We all know the advantages of learning a language for little ones: better memory function, better multi-tasking and most importantly, access to jobs on a more global market in the future. We also know that their brains are like sponges, hard-wired to pick up languages, be it their own or somebody else’s.
However, studies show that after the age of eleven, the parts of the brain responsible for language acquisition stop growing so rapidly and learning becomes more challenging. So if you want your children to really develop their linguistic skills – beyond a limited ability to order a pain au chocolat in Paris or a beef bratwurst in Berlin (or maybe that’s just us!) – it makes sense to expose them to foreign lingos early. And here’s where Dubai offers more possibilities than most places in the world. With Arabic classes compulsory in kindergarten and a melting pot of nationalities, it’s one of the best places to help your child pick up a second (or even third) language. We take a look at four they could be learning...
One of Dubai’s biggest draws for expats is the opportunity it affords their children; one of which is the chance to become fluent in the local language. It’s estimated there are around 300 million Arabic speakers worldwide and the British Council’s Languages for the Future report identified it as the second most vital language to the UK over the next 20 years. Previously, some felt the way Arabic was taught here was a little old fashioned in some schools. Luckily, in those places, there are signs the tide is turning with more effort and resources going into recruiting teachers whose methods extend beyond writing reams of text onto the blackboard and giving instructions. It’s not easy. Children have to learn an entirely new alphabet and master writing from right to left. The US Foreign Service Institute estimates speakers need 2,200 classroom hours to become proficient. That’s a whole lot of lesson time.
With 1.2 billion speakers, Mandarin, the official language of China, is the most widely spoken in the world. Demand for Mandarin speakers is only going to grow, as China nudges America off the top spot as the nation with the world’s largest GDP. It’s a tricky dialect to master as there are tens of thousands of Chinese characters to be learnt. The intonation and the way you say the word or character can completely change its meaning, too. Basically, the earlier you start, the better.
“The language of love” is the one most parents grew up learning at school and it’s still the most popular language in the UK at GCSE or A-Level. But because France’s population is a relatively petite 68 million and its international influence is waning, some parents worry that it’s outlived its usefulness. However, we think it’s still worth polishing up your vocabulaire, because it’s so widely spoken in the developing African nations that Forbes magazine reckons there could be 750 million French-speakers in the world by 2050. French is probably one of the easiest languages to get to grips with, not least because so many of its words have infiltrated our day-to-day language. But even with intense study, you can still expect your pronunciation to be all over the place and be prepared for the fact that in Paris, no matter how good your accent is, they’ll always answer you in English.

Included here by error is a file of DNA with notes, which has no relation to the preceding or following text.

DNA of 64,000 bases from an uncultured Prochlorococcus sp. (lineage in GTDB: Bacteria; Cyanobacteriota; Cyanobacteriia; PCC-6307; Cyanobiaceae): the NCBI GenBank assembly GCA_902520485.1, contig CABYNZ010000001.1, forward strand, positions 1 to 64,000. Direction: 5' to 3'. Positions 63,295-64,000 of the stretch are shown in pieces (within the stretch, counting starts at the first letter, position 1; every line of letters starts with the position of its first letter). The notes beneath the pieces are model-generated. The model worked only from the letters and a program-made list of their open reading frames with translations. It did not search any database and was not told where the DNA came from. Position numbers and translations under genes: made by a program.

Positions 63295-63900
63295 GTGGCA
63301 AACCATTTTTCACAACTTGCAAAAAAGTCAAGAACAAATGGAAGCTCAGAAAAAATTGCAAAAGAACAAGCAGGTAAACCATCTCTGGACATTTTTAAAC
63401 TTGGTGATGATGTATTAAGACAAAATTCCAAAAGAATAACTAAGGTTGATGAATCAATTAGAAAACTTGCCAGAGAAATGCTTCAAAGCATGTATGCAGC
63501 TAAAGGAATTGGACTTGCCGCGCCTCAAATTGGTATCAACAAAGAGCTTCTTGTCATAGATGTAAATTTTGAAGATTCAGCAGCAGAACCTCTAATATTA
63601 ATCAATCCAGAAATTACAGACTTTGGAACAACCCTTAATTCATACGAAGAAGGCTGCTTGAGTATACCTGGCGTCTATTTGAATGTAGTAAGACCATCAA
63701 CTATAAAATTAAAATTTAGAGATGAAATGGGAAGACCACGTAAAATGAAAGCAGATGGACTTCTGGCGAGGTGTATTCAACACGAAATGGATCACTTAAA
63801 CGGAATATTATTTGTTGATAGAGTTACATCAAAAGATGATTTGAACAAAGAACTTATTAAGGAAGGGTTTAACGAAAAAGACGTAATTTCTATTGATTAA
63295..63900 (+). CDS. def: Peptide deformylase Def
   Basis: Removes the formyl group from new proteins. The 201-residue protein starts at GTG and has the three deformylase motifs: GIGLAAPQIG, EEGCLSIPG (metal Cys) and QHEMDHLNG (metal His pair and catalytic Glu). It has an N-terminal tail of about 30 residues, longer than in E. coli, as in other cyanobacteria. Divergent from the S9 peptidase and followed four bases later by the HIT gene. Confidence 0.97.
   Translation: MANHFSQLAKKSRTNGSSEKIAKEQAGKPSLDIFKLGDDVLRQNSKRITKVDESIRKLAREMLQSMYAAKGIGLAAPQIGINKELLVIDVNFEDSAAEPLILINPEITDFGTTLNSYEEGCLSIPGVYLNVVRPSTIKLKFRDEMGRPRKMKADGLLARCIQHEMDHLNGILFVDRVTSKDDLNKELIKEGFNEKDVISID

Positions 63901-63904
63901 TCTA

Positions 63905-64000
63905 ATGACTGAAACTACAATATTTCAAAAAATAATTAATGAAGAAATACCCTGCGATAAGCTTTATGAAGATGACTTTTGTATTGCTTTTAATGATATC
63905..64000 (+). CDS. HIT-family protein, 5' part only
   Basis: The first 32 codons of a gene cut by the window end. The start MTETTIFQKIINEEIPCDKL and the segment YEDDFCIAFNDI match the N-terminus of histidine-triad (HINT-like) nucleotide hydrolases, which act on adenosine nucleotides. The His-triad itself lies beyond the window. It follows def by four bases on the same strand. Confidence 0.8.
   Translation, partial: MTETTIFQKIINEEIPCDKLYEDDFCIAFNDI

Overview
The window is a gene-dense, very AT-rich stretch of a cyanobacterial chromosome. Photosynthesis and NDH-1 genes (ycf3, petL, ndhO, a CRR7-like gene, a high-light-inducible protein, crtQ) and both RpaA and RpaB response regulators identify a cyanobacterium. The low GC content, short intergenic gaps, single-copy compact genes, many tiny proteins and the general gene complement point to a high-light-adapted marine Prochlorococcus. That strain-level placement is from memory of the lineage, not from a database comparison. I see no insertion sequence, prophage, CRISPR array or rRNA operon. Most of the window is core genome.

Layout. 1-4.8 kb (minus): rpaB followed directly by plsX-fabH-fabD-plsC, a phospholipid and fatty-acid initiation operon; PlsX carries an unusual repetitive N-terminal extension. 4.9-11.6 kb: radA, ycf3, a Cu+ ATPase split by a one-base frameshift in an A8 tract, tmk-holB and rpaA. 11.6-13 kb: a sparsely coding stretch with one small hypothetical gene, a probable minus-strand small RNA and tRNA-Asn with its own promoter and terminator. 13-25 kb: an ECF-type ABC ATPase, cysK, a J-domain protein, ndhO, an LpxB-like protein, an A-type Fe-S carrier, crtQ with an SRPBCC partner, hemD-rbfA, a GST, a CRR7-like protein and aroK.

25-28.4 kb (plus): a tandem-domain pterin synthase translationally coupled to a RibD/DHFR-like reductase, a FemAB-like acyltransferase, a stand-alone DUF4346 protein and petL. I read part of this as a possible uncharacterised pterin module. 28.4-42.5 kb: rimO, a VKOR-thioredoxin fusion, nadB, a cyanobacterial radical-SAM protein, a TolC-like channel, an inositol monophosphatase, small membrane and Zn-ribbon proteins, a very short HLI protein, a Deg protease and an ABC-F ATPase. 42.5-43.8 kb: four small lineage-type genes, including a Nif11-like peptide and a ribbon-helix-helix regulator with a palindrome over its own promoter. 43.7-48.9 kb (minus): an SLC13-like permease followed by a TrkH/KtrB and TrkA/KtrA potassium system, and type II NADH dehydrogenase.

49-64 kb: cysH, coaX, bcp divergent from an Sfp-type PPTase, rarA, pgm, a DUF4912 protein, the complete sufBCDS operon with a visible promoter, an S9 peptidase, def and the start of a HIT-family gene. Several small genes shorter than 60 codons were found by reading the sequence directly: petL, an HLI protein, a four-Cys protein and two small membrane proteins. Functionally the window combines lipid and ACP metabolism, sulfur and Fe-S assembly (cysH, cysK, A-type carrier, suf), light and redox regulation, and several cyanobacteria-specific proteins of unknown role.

As the largest economy in the EU, Germany is considered an economic powerhouse, so it’s definitely worth trying to get to grips with its mother tongue. And with Brexit marginalising Britain’s impact on the world stage, German influence is set to grow. For parents thinking ahead to those far off days when little ones fly the nest and head to university, Germany is the most popular country in the EU for international students, possibly because they abolished tuition fees in 2014 (although a small number of institutions continue to charge). Although it has less of a language crossover (sorry Uber), German is akin to English (both are Germanic languages after all), which means native English speakers should find German the easiest of the languages we surveyed to pick up. Don’t be put off by the lack of German courses on offer here in the UAE, and just say guten tag to a new lingo that will serve your kids well.